A well-known Afghan musician has been reunited with his son in New York City after Fox Corp. helped his household evacuate Afghanistan following a Taliban menace made towards them.

On Aug. 15, the Taliban left a threatening letter on Ahmad Fanoos’ instrument case warning him and his household to cease enjoying music or else.

“All your family members are busy with these dirty activities,” the letter learn. “We are warning you for the last time to leave…”

Under Taliban rule, music was unlawful in Afghanistan in the late ’90s. Since then, Fanoos rose to fame enjoying the harmonium and singing Ghazal or Afghan epic poetry. As a expertise choose on the TV present “Afghan Star,” Fanoos grew to become a family title and a goal of the Taliban because it retook management of Afghanistan this summer time.

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“It was very shocking for him,” Elham Fanous, Ahmad’s 24-year-old son, stated of the Taliban letter.  “He actually couldn’t really focus on the music anymore.”

(Fox News)

A famend Afghan classical pianist in his personal proper, Elham moved to the United States to review in 2015 after his music faculty was bombed.

Desperate to save lots of his father and remaining relations, Elham requested his sponsor, Lesley Rosenthal, COO of the Juilliard School, for help.

“I just racked my brains trying to think how we could help him,” Rosenthal stated. 

Rosenthal found that Fox had a considerable shareholding in Moby Media Group – the tv station that aired “Afghan Star.”

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She alerted Fox of the scenario and in lower than every week Fanoos and five of his relations had been evacuated on a airplane alongside Fox personnel.

FILE PHOTO: U.S. Air Force loadmasters and pilots assigned to the 816th Expeditionary Airlift Squadron, load passengers aboard a U.S. Air Force C-17 Globemaster III in support of the Afghanistan evacuation at Hamid Karzai International Airport in Kabul, Afghanistan, August 24, 2021.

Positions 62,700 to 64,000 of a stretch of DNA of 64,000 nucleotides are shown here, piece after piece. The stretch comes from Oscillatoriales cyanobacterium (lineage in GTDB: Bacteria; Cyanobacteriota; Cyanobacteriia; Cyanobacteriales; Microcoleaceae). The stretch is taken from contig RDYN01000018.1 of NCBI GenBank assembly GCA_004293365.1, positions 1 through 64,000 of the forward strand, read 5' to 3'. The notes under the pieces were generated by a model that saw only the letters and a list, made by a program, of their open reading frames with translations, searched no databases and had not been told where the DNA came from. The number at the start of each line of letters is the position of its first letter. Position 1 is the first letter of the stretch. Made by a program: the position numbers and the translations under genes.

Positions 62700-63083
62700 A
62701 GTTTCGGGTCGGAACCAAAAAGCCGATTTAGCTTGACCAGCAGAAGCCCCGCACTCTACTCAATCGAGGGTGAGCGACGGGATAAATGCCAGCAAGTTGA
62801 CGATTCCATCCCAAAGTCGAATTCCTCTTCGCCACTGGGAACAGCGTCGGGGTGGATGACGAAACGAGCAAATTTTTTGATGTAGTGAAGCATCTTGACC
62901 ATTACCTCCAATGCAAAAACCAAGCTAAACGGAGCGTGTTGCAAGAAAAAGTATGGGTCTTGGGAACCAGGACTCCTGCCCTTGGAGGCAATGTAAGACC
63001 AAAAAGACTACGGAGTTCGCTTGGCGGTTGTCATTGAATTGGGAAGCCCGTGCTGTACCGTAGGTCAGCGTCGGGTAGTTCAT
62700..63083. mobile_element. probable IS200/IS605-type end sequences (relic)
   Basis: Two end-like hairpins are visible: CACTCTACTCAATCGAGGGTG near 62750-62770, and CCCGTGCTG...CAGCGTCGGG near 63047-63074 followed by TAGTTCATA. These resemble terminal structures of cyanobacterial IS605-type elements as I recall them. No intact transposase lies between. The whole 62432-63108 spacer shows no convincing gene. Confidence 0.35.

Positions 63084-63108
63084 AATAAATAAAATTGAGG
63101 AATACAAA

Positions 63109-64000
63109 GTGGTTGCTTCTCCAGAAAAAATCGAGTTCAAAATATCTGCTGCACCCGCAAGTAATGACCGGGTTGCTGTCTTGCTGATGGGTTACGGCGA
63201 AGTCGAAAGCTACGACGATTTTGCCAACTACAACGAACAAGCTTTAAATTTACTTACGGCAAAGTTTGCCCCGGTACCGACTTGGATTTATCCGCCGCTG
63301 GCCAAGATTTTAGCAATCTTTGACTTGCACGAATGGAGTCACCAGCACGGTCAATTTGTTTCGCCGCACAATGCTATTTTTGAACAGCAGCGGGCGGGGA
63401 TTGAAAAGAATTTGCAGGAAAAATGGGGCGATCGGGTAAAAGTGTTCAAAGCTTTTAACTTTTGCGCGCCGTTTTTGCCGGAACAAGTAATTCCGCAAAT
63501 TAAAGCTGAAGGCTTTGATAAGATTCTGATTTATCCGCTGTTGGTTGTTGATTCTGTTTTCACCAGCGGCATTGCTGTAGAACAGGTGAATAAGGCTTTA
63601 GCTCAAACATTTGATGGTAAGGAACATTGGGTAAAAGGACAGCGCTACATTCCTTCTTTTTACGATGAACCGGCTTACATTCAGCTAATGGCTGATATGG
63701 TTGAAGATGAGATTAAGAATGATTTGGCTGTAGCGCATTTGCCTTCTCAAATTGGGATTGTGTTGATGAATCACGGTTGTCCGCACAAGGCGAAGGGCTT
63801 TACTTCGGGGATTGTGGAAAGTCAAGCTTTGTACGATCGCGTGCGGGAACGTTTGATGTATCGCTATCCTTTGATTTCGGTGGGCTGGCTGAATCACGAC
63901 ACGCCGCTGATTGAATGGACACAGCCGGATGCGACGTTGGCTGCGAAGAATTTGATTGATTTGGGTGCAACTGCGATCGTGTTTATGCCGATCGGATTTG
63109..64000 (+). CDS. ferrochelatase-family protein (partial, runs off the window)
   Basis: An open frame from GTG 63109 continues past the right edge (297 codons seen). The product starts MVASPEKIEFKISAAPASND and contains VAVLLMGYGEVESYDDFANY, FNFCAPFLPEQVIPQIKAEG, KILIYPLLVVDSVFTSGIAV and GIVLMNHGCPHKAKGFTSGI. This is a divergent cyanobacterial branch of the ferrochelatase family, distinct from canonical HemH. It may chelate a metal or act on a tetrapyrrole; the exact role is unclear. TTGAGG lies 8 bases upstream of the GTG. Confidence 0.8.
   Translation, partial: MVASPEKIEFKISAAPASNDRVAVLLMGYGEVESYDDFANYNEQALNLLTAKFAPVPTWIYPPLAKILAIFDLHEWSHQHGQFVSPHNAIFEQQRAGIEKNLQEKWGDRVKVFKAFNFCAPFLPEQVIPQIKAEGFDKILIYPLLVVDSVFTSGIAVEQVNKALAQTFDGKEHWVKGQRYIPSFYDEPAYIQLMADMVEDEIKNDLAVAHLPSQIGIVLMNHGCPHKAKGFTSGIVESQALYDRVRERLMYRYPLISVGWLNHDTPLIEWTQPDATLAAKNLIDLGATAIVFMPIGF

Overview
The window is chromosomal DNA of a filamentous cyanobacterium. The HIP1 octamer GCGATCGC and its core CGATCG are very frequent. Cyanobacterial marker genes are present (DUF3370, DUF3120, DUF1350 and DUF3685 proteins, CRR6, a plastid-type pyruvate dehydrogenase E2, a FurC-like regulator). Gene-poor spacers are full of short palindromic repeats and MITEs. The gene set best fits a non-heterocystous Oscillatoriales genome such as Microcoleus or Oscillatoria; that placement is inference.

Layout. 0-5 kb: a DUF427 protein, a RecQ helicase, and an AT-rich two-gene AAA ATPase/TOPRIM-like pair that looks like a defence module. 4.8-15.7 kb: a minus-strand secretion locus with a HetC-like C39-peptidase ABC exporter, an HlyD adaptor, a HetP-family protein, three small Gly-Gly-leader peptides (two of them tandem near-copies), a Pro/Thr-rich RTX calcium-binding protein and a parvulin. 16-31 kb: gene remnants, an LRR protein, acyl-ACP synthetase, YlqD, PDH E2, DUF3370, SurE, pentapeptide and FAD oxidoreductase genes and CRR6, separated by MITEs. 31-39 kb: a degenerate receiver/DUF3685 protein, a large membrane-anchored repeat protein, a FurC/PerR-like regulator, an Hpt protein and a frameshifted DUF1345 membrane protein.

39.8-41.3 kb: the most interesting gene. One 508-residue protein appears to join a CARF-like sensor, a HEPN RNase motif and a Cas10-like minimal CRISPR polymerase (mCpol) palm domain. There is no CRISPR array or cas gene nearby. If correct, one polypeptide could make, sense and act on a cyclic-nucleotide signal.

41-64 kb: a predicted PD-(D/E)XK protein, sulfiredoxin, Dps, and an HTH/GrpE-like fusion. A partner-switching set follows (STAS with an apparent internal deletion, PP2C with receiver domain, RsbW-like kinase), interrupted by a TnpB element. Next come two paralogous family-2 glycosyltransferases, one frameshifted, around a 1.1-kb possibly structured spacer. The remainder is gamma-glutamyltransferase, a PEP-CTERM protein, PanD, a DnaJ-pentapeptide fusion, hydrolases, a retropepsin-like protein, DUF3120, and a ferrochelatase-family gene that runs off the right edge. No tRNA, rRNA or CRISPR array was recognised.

FILE PHOTO: U.S. Air Force loadmasters and pilots assigned to the 816th Expeditionary Airlift Squadron, load passengers aboard a U.S. Air Force C-17 Globemaster III in help of the Afghanistan evacuation at Hamid Karzai International Airport in Kabul, Afghanistan, August 24, 2021.
(U.S. Air Force/Master Sgt. Donald R. Allen/Handout through REUTERS/File Photo)

“We asked Fox if they could find some more seats on the plane for the whole family,” Rosenthal stated, “and sure enough, they brought the whole family of six out into safety, into freedom.”

Fanoos filmed the heart-racing escape from Afghanistan and turned it right into a music video that pays tribute to non secular freedom, tolerance and private accountability.

“It was very difficult for us … it was very dangerous,” Fanoos instructed Fox News. “There was a lot of Taliban at the gate of the airport.”

Fanoos, his daughter, son-in-law and three grandchildren had been hosted in Qatar for the previous two months. They arrived in the U.S. on Oct. 29 and simply days earlier than Thanksgiving Ahmad and Elham had been collectively once more in New York for the primary time since 2016.

“We just really hope to represent Afghanistan and Afghan music,” Elham stated. “Afghan music is running in my veins and it’s because of my dad.”

Taliban fighters escort women march in support of the Taliban government outside Kabul University, Afghanistan.

Taliban fighters escort girls march in help of the Taliban authorities outdoors Kabul University, Afghanistan.
(AP Photo/Bernat Armangue)

Before leaving Afghanistan, Elham studied on the Afghanistan National Institute of Music based in 2010. 

Elham says that with out the U.S. navy, music in Afghanistan would have perished. 

“Don’t lose hope. You did a lot,” Elham stated of American troopers who served in Afghanistan, a few of whom had been disheartened by the Taliban takeover. “Without them, I don’t think we would have been here in the United States. I don’t think we would have been musicians.”

Father and son are actually on a mission to save lots of Afghan classical music and help the sound evolve with Western influences.

“We’re trying to show that Afghan people can make a positive impact in American society,” Elham stated. 

The Fanoos household believes so long as Afghan music is alive, so, too, is hope for a greater future for the war-torn nation.

“[The music] is very necessary for the Afghan people,” Ahmad stated. “It’s my life. My love. The music is my love.”